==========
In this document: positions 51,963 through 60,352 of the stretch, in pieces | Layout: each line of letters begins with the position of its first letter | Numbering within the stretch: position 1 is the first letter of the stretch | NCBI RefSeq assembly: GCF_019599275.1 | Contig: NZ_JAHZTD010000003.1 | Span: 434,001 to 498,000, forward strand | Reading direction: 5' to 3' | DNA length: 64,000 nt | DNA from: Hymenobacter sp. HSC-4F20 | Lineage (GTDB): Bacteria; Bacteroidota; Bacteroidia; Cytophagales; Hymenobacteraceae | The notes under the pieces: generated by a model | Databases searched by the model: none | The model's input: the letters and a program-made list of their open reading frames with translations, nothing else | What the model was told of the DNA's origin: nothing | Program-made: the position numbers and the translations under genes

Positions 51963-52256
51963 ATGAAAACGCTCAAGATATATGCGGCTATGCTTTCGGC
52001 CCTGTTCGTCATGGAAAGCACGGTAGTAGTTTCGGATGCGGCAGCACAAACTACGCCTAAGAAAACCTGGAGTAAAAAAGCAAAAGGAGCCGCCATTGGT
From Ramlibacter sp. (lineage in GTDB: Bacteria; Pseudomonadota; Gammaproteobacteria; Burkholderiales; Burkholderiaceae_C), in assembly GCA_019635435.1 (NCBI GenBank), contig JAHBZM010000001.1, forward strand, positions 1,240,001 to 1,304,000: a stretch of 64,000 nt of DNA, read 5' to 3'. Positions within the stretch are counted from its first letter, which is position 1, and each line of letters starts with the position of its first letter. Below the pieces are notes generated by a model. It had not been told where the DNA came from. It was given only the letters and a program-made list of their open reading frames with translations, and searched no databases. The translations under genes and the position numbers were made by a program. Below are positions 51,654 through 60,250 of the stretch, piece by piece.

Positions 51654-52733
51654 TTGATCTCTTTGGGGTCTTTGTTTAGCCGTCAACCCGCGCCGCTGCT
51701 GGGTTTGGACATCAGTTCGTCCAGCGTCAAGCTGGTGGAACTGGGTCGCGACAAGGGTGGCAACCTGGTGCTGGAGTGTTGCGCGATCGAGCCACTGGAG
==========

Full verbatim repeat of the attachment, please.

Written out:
In this document: positions 51,963 through 60,352 of the stretch, in pieces | Layout: each line of letters begins with the position of its first letter | Numbering within the stretch: position 1 is the first letter of the stretch | NCBI RefSeq assembly: GCF_019599275.1 | Contig: NZ_JAHZTD010000003.1 | Span: 434,001 to 498,000, forward strand | Reading direction: 5' to 3' | DNA length: 64,000 nt | DNA from: Hymenobacter sp. HSC-4F20 | Lineage (GTDB): Bacteria; Bacteroidota; Bacteroidia; Cytophagales; Hymenobacteraceae | The notes under the pieces: generated by a model | Databases searched by the model: none | The model's input: the letters and a program-made list of their open reading frames with translations, nothing else | What the model was told of the DNA's origin: nothing | Program-made: the position numbers and the translations under genes

Positions 51963-52256
51963 ATGAAAACGCTCAAGATATATGCGGCTATGCTTTCGGC
52001 CCTGTTCGTCATGGAAAGCACGGTAGTAGTTTCGGATGCGGCAGCACAAACTACGCCTAAGAAAACCTGGAGTAAAAAAGCAAAAGGAGCCGCCATTGGT
From Ramlibacter sp. (lineage in GTDB: Bacteria; Pseudomonadota; Gammaproteobacteria; Burkholderiales; Burkholderiaceae_C), in assembly GCA_019635435.1 (NCBI GenBank), contig JAHBZM010000001.1, forward strand, positions 1,240,001 to 1,304,000: a stretch of 64,000 nt of DNA, read 5' to 3'. Positions within the stretch are counted from its first letter, which is position 1, and each line of letters starts with the position of its first letter. Below the pieces are notes generated by a model. It had not been told where the DNA came from. It was given only the letters and a program-made list of their open reading frames with translations, and searched no databases. The translations under genes and the position numbers were made by a program. Below are positions 51,654 through 60,250 of the stretch, piece by piece.

Positions 51654-52733
51654 TTGATCTCTTTGGGGTCTTTGTTTAGCCGTCAACCCGCGCCGCTGCT
51701 GGGTTTGGACATCAGTTCGTCCAGCGTCAAGCTGGTGGAACTGGGTCGCGACAAGGGTGGCAACCTGGTGCTGGAGTGTTGCGCGATCGAGCCACTGGAG